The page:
The Commerce Department reports on stockpiles held by wholesale businesses in December. The report will be issued Tuesday at 10 a.m. Eastern.
INVENTORIES AND SALES: Economists believe that sales at the wholesale level fell 0.5 percent in December after a 0.3 percent slip in November, according to a survey of economists by FactSet. Those economists had expended a December decline of 0.4 percent after levels had risen 0.8 percent in November.
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Economists have not been too concerned about the weakness in sales, believing that strong employment gains will drive demand in coming months.
JOBS, JOBS, JOBS: Employers added 257,000 jobs in January after gains of 329,000 in December and 423,000 in November. That's the most robust pace for hiring in 17 years. Wages showed a big gain in January and while the unemployment rate rose to 5.7 percent, up from 5.6 percent, the increase occurred for a good reason. More than 700,000 Americans, the most in six years, joined the workforce and began looking for jobs.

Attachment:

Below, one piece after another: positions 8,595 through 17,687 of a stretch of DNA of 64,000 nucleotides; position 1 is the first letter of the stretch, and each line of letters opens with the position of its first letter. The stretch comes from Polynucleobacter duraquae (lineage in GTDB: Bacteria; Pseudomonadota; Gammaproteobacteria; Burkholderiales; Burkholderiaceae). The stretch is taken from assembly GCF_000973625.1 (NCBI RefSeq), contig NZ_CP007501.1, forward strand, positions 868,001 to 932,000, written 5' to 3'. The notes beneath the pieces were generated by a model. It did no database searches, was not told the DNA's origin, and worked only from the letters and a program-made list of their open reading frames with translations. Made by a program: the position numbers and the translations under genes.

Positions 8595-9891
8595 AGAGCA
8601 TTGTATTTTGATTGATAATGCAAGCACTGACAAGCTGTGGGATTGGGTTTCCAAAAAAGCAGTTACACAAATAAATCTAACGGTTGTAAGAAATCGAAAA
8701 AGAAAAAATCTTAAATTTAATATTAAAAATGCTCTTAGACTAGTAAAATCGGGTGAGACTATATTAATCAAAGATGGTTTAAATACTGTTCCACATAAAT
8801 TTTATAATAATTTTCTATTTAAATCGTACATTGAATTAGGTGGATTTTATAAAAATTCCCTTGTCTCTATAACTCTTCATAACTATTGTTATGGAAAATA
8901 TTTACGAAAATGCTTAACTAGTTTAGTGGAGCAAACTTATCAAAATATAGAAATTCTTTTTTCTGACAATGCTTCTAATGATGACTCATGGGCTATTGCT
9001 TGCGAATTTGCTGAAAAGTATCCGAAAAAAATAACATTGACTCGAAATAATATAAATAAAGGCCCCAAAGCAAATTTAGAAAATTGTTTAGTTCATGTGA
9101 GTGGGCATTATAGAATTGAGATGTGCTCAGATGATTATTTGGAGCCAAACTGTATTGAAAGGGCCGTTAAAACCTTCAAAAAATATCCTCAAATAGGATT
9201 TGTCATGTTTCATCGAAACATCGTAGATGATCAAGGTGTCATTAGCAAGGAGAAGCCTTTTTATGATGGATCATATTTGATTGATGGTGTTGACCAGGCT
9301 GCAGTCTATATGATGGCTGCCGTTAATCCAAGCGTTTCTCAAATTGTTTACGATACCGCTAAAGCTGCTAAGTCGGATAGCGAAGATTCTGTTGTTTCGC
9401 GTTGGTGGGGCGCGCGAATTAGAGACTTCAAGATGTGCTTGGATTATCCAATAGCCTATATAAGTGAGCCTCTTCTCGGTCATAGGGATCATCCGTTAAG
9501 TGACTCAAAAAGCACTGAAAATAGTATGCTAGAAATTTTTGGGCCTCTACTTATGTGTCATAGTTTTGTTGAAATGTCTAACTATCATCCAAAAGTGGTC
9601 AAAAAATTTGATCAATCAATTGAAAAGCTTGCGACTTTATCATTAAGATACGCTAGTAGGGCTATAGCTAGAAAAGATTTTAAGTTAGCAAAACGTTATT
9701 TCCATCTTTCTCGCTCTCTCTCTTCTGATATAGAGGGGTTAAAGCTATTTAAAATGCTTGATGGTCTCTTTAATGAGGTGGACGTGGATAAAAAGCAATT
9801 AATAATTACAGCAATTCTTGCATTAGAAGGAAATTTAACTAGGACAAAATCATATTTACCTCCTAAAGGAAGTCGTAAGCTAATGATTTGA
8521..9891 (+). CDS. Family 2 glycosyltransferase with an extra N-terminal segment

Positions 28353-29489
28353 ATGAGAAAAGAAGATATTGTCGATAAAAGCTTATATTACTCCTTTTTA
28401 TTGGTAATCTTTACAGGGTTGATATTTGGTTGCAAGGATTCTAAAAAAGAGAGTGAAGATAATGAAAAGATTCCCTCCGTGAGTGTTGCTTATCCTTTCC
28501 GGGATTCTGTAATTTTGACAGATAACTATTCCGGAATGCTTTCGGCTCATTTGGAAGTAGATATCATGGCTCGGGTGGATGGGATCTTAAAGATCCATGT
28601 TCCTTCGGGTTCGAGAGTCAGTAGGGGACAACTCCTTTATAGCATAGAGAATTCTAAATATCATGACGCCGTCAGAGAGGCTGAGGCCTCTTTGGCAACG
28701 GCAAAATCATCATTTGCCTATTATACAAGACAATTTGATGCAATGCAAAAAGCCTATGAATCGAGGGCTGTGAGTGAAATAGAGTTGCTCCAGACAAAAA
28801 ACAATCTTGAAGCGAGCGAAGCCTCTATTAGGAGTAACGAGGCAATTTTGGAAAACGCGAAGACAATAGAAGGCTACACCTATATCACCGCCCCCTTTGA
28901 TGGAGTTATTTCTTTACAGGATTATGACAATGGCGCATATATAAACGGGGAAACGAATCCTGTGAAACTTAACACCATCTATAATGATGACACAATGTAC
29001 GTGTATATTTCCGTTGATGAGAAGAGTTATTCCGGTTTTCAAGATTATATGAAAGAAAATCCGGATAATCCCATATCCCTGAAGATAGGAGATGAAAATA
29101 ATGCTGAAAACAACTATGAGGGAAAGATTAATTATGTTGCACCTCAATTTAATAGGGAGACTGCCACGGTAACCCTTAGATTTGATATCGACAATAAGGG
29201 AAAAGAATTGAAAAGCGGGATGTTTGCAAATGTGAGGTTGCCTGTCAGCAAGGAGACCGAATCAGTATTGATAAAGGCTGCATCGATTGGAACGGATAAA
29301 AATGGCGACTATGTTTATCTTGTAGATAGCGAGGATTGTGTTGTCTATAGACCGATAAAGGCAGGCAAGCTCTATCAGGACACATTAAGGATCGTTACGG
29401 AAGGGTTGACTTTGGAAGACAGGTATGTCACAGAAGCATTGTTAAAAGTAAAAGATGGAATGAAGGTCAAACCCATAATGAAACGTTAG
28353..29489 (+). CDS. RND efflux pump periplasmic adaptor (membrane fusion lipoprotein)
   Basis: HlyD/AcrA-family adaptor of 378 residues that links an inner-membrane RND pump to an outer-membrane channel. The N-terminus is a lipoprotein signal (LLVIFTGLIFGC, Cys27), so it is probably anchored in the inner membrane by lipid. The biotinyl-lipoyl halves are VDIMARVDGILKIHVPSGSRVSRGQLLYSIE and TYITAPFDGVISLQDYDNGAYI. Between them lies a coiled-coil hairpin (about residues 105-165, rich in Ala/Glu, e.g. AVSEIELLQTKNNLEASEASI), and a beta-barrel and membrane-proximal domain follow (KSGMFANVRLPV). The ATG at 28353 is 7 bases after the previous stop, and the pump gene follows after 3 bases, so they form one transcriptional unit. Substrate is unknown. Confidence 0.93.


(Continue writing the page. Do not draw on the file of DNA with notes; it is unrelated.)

Many economists believe that strong hiring, paired with falling gas prices, will spur consumer spending.
Businesses would have to restock their shelves to keep pace.
Those rising inventories would lead to stronger production from factories and economists say that would energize the overall economy.
GREENER PASTURES: The economic growth rate slowed to 2.6 percent between October and December after a 5 percent surge in the previous quarter. Yet given the sizzling employment gains in recent months, many economists believe growth will improve enough in coming quarters to push activity to above 3 percent for all of 2015. That would be the best performance in a decade.